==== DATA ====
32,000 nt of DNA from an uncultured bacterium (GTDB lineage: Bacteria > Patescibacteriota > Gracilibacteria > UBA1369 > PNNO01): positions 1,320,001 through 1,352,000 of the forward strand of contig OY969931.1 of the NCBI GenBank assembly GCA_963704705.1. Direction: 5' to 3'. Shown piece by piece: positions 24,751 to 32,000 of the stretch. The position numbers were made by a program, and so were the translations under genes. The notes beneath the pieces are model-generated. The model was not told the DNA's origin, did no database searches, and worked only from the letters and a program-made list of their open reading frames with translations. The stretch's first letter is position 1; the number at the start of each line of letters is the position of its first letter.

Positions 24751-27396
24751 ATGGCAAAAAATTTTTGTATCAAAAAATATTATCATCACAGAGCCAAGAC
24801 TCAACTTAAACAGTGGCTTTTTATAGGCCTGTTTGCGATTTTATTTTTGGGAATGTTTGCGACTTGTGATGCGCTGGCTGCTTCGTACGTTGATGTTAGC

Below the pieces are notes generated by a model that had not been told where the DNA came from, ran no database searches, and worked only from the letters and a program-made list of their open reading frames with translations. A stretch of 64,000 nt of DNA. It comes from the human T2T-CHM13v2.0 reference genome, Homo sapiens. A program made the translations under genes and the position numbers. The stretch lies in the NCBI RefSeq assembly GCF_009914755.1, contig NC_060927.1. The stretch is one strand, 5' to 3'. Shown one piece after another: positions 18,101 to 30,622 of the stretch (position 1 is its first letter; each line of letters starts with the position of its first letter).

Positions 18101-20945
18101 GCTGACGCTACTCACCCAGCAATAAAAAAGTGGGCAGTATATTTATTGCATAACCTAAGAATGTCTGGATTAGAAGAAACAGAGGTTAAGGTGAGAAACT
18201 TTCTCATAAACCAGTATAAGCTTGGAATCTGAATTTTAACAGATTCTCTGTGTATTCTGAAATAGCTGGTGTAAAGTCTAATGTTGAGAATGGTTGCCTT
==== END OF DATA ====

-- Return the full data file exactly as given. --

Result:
32,000 nt of DNA from an uncultured bacterium (GTDB lineage: Bacteria > Patescibacteriota > Gracilibacteria > UBA1369 > PNNO01): positions 1,320,001 through 1,352,000 of the forward strand of contig OY969931.1 of the NCBI GenBank assembly GCA_963704705.1. Direction: 5' to 3'. Shown piece by piece: positions 24,751 to 32,000 of the stretch. The position numbers were made by a program, and so were the translations under genes. The notes beneath the pieces are model-generated. The model was not told the DNA's origin, did no database searches, and worked only from the letters and a program-made list of their open reading frames with translations. The stretch's first letter is position 1; the number at the start of each line of letters is the position of its first letter.

Positions 24751-27396
24751 ATGGCAAAAAATTTTTGTATCAAAAAATATTATCATCACAGAGCCAAGAC
24801 TCAACTTAAACAGTGGCTTTTTATAGGCCTGTTTGCGATTTTATTTTTGGGAATGTTTGCGACTTGTGATGCGCTGGCTGCTTCGTACGTTGATGTTAGC

Below the pieces are notes generated by a model that had not been told where the DNA came from, ran no database searches, and worked only from the letters and a program-made list of their open reading frames with translations. A stretch of 64,000 nt of DNA. It comes from the human T2T-CHM13v2.0 reference genome, Homo sapiens. A program made the translations under genes and the position numbers. The stretch lies in the NCBI RefSeq assembly GCF_009914755.1, contig NC_060927.1. The stretch is one strand, 5' to 3'. Shown one piece after another: positions 18,101 to 30,622 of the stretch (position 1 is its first letter; each line of letters starts with the position of its first letter).

Positions 18101-20945
18101 GCTGACGCTACTCACCCAGCAATAAAAAAGTGGGCAGTATATTTATTGCATAACCTAAGAATGTCTGGATTAGAAGAAACAGAGGTTAAGGTGAGAAACT
18201 TTCTCATAAACCAGTATAAGCTTGGAATCTGAATTTTAACAGATTCTCTGTGTATTCTGAAATAGCTGGTGTAAAGTCTAATGTTGAGAATGGTTGCCTT